Shanna said...

I'm interested to hear your opinion on Witch of Blackbird Pond. I had a much different opinion of it as a child then when I re-read it as an adult.

I had a professor in college whose focus is on modern literature written about early American times, and she hates the book.

Bybee said...

Caitlin,
I'm a little amazed as well that I've never read Anne before now. Thanks for telling me about your friend's novel. Naturally, I'm dying to pounce on it because of the Korea angle.

Lazy Cow,
OK, thanks for the info!

Chris,
I've only read one Carol Shields novel, none of the short stories.

Tara,
If only I could find the book club of my dreams...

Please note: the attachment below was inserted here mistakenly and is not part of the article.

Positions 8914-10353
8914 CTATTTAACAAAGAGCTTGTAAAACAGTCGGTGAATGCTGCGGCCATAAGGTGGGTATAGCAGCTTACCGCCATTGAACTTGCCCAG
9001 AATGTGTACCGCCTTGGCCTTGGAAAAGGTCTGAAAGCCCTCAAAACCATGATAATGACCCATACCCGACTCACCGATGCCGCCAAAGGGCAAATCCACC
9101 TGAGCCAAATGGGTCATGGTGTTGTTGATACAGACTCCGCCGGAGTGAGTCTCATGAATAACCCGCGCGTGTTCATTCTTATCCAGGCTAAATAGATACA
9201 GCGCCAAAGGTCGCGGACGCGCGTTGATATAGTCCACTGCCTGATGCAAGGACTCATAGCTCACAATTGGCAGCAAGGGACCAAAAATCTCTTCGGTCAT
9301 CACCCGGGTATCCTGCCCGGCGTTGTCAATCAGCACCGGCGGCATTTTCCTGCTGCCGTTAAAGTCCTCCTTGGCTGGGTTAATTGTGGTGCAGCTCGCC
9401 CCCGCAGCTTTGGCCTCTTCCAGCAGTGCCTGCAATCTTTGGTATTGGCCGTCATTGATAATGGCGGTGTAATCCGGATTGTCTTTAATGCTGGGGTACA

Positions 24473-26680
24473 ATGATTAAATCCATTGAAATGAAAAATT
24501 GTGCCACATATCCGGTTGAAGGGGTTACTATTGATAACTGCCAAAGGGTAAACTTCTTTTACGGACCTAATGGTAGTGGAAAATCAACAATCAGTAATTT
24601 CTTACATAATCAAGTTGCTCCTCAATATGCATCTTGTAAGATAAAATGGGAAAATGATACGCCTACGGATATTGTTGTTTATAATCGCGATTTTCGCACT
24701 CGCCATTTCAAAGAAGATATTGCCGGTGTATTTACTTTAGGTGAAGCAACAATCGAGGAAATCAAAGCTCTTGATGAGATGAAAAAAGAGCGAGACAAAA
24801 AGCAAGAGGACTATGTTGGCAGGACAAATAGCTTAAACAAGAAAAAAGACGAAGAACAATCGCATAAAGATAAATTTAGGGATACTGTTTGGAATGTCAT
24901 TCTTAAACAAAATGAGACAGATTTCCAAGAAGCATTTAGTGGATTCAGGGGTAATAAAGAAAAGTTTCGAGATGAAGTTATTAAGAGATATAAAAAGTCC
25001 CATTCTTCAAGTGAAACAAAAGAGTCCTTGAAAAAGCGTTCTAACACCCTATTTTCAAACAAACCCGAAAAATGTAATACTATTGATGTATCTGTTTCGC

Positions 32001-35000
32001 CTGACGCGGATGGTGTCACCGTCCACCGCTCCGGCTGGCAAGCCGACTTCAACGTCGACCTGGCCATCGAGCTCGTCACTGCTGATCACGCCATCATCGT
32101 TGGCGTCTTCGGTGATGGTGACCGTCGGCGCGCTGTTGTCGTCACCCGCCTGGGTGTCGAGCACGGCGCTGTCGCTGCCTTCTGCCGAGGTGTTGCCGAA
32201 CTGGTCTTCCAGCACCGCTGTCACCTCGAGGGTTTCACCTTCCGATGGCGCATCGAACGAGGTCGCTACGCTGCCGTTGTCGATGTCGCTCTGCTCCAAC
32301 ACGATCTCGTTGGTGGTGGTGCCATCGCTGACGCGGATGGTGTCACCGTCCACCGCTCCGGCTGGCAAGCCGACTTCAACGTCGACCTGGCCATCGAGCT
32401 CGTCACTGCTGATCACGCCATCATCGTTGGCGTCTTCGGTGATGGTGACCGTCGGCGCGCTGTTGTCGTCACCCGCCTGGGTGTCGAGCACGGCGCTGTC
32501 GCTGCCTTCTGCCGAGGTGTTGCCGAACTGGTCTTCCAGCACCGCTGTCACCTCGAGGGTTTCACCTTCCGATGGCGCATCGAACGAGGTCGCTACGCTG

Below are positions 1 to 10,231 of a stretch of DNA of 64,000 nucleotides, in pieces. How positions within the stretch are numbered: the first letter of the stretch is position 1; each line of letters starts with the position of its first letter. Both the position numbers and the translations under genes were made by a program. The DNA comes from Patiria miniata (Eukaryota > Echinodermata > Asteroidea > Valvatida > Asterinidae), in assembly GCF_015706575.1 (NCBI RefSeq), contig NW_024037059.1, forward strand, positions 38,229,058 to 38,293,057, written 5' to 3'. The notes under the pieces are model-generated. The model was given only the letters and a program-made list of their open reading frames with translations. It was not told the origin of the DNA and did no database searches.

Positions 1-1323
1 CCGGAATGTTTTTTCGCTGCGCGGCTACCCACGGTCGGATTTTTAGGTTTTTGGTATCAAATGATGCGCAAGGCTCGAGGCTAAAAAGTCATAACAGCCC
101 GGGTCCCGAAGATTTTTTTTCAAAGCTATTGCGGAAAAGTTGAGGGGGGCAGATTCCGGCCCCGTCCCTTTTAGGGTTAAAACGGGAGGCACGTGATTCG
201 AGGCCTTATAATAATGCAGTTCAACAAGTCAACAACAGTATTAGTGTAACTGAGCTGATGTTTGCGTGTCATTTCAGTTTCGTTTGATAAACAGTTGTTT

Lotus,
I hope you'll do a list. I can't wait to read it; I suspect it's going to have a lovely international flair to it.

Bookfool,
I've never read a Nabokov short story. Simon van Booy -- that's a new name for me. Thanks!

Shanna,
I can't believe I didn't read The Witch Of Blackbird Pond earlier. I was all over that witch/Puritan stuff in late grade and early middle school. That's interesting about your professor.

Anonymous said...

Hi there,

I see that you have mentioned Anne of Green Gables in your blog. I just thought I would let you know that Sullivan Entertainment is casting a new Anne of Green Gables for the prequel to the original Emmy Award Winning Series. We are looking for young actresses between the ages of 10-12 years old.

If you are interested in finding out more information, please visit www.sullivanmovies.com - click on press release to find out more.

Thanks!

Bybee said...

Anonymous,
I cringe to tell you just how far over 10-12 I am. Plus, my hair's the wrong shade. Also, I'm not Canadian. The truth hurts. I think I'll go lie down for a while.